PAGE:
Twice over the past 3-4 months, one particular tree in our neighborhood has dropped branches that have knocked out the power for several hours. I’m wondering what you would do/what you think ought to be done.
Ours is a typical Chicago suburban neighborhood. Lots are not huge - approx. 60’x160’. Most yards are fenced. The power lines run on poles along an easement along the rear property lines. Power company comes around every several years to clear obvious problems.
This tree is a large black locust, at least 50-60’ tall. It is not right on the property line - probably 20’ away from the lines. The branches do not directly interfere with the power lines, but one large portion of the tree (maybe a 3d of the entire tree) spreads out in a manner such that several branches are maybe 20’ above the lines, and when they drop, they have taken out the power. Power goes out for both sides of the block (the houses backing up to each other) and stretching for about 3-4 blocks (maybe 60-80 houses total).
The power company seems to get at the lines by working from the yard BEHIND the one where the tree is located. The owners of that property have to dispose of the branches that fell and any others that the power company takes down while working.
The 2 properties are directly to my S - so I am neither the tree owner, nor the person disposing of branches.
What - if anything - do you think ought to be done by whom? (I’m not personally planning on doing anything, tho I’ve considered a call to the power company asking if this particular tree was a problem that THEY ought to look into.) AFAIK, all neighbors are on pretty good terms w/ each other.
IMO, the agency that owns and maintains the power lines should be responsible for removing and disposing of trees, limbs, and anything else that encroaches on their easement. If trees exist outside that easement that are capable of damaging the power lines, this agency should negotiate with the property owner to address the issue. Who pays for the removal and disposal of such trees and branches would be part of that negotiation. If the property owner tells the agency to pound sand, well, they pound sand. Part of that sand pounding may consist of lobbying the local governing agency for a larger easement so said tree is now included in the easement.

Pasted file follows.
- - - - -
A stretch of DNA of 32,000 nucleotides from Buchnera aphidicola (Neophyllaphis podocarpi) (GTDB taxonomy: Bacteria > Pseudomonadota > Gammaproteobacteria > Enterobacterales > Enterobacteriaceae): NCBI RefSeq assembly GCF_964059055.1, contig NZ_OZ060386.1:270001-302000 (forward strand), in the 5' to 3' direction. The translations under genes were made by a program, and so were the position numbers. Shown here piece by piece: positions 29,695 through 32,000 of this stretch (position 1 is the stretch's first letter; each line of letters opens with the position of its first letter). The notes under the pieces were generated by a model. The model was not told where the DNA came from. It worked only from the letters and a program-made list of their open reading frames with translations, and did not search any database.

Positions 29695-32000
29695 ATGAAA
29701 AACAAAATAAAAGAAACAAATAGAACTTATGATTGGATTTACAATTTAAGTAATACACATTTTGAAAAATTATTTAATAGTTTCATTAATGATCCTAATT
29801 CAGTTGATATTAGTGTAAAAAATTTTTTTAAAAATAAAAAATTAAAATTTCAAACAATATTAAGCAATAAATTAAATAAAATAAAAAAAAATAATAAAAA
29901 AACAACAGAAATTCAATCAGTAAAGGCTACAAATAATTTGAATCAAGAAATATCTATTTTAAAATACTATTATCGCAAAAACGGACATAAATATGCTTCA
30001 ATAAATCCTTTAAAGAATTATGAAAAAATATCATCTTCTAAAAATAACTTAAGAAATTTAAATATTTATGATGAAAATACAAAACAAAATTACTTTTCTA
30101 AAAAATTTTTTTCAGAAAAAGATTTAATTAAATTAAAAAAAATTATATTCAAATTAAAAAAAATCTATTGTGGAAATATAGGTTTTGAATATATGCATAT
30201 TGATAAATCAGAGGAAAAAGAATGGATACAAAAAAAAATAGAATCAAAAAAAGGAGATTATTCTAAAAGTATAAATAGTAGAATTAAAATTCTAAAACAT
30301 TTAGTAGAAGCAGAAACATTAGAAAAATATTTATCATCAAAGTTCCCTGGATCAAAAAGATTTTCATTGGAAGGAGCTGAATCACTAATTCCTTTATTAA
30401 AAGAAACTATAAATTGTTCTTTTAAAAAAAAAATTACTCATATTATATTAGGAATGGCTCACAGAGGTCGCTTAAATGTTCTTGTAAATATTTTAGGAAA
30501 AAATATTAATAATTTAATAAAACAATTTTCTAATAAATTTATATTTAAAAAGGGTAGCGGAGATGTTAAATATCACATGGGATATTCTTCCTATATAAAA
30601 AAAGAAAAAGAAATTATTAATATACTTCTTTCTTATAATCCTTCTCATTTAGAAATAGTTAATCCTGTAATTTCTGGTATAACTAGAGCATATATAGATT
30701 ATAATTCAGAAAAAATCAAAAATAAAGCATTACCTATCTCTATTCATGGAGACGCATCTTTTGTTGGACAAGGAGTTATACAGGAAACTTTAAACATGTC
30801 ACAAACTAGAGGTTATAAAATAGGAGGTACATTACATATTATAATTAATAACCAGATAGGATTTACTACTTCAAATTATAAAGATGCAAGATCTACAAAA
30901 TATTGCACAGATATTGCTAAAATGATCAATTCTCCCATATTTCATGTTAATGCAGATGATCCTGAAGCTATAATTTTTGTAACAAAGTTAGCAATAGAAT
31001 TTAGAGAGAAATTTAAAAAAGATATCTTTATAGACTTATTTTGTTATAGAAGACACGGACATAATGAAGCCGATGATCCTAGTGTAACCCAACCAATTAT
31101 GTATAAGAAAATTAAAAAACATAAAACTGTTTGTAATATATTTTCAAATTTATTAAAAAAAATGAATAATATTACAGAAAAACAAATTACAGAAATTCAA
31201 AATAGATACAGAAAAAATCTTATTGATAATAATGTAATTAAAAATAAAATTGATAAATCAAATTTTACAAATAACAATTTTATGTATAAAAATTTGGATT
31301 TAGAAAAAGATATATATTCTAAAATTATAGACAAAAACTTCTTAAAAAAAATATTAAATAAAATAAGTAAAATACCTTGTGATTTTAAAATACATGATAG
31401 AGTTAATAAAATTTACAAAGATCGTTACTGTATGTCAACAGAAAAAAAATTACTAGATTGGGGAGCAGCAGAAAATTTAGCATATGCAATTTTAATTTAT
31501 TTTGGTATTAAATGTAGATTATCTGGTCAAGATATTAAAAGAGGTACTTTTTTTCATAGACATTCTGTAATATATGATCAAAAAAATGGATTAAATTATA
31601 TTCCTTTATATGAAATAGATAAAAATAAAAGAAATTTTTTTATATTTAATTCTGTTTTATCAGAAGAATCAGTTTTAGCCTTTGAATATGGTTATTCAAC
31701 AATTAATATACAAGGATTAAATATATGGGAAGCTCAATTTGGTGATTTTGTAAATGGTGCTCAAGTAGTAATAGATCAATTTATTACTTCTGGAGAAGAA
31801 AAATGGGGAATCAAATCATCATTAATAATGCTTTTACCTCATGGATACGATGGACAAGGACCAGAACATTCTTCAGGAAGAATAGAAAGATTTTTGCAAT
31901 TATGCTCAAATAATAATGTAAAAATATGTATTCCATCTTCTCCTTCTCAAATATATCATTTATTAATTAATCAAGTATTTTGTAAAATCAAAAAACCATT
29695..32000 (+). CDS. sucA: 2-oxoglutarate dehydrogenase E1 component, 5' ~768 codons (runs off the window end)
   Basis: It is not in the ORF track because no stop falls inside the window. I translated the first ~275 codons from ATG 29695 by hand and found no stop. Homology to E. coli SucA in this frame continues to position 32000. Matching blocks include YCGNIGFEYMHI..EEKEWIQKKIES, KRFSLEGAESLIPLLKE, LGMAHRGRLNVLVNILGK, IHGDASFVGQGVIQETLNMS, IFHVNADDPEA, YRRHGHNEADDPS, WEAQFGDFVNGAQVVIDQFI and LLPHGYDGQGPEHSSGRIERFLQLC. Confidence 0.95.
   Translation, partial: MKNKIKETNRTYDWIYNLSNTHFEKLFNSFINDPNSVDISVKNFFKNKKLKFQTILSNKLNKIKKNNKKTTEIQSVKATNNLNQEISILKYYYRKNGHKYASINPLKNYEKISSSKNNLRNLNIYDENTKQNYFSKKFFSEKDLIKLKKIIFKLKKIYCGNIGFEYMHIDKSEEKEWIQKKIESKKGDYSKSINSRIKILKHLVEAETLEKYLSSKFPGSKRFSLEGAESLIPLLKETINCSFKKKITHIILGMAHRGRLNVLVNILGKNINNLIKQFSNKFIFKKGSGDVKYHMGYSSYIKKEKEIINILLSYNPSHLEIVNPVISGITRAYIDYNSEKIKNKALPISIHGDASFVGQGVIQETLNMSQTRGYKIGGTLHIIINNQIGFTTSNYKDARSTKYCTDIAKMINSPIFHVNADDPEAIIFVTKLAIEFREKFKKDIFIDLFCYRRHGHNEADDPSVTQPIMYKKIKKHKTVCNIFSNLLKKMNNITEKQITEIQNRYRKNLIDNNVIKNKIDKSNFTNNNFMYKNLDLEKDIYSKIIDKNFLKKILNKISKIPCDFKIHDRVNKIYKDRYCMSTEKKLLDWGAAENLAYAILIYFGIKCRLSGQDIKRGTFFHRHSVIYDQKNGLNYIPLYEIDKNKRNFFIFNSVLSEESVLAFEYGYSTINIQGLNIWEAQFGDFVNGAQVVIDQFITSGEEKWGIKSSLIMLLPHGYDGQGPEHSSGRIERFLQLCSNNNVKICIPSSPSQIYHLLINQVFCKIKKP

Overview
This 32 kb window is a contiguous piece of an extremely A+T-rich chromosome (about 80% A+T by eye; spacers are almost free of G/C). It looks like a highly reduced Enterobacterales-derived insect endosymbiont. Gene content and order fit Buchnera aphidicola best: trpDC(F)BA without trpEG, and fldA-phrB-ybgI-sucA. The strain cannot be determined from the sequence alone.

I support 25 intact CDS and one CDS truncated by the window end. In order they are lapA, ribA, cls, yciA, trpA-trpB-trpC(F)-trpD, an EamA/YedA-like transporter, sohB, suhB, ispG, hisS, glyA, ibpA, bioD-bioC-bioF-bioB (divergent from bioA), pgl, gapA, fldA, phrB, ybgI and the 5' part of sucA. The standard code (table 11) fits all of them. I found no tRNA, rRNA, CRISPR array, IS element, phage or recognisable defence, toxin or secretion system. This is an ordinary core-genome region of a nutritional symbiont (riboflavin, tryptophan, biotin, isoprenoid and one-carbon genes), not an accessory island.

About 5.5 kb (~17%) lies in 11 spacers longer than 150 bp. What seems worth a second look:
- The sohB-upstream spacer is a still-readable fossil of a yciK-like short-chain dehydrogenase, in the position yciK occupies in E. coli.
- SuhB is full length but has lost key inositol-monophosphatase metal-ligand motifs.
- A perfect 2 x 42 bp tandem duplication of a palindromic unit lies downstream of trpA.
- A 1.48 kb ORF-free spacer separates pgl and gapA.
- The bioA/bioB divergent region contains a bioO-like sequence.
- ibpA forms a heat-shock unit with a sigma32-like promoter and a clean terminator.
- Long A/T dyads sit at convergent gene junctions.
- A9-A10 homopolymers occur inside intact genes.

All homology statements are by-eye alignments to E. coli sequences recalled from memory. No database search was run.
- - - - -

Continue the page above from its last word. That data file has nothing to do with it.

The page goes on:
I don’t think it should be allowed for the agency to be able to cut trees outside of their easement (they do where I live; not only do they cut branches and trees outside their easement, but also spray an unknown–to me-- herbicide outside their easement that is capable of killing grown trees; i.e., not glysophate). The agency should also be responsible for disposing limbs and/or trees they cut, if the landowner requests. I don’'t see why a landowner who does not cut the branches or own the tree from which the branches are cut should be responsible for their disposal.
Yeah - it is kinda an iffy proposition. Often, people complain when the utility comes through and mangles trees. But when you lose power, it casts it in a different light.
I wonder what I would do if I were the tree owner. I THINK I’d pay for the tree to be trimmed/removed. They lost power as well as their neighbors. But I doubt there is any obligation for them to do so.
And I think I would be pissed if I were their neighbor, who has had to clean up the branches.
On my way to work a few months ago I noticed a huge tree that had been partially uprooted by wind/rain, so that it was being held up by the power line running alongside the road. Wanting to be a good citizen(?), I called the power company and described what I saw. It seemed obvious that removing this tree now would prevent an eventual power outage.
The power company CSR asked if my power was currently out. No. OK, thanks for calling. Turns out they do not prevent outages, other than specific tree-trimming projects. I go by the tree-on-the-wire every day and things look a little more perilous every few weeks.
It seems cities have limited budgets for preventative maintenance. The trees in my yard and the woods beside me have dropped branches on my power line numerous times since I have been there. Although the line has been knocked to the ground a time or tow, it only cut the service once.
Last year a very large branch, really a third of the tree, cracked and leaned over the line. I notified the power company about the impending doom. They took a look and said they can only clear branches that are touching the power line. A month later, it fell all the way and cut the power, at night, in a driving rain. The same guy had to clear everything and restore my power. Hope he was happy- he sure was wet.
I have a row of black locust that runs next to my power lines too. They were planted before power was ran up this road. Maybe as a wind break or maybe somebody thought they might need a wagon wheel to return east. It is very dense heavy wood.
Every few years a representative from the power company comes by and tells me that they will be cutting trees back from the power lines and that they may have to take all those trees out. I say fine! Remove those thorny sons of bitches that throw seedlings everywhere!
Then the power company contracts the job out to Trees, Inc. who comes by and cuts about 3 feet of the branches away from the lines, so that they can come back in a few years to do they same damn thing. If they would take the things down they wouldn’t be back for 30 years. But that isn’t how money is made. Rant over.
Your city may have restrictions about removing trees. Many cities do.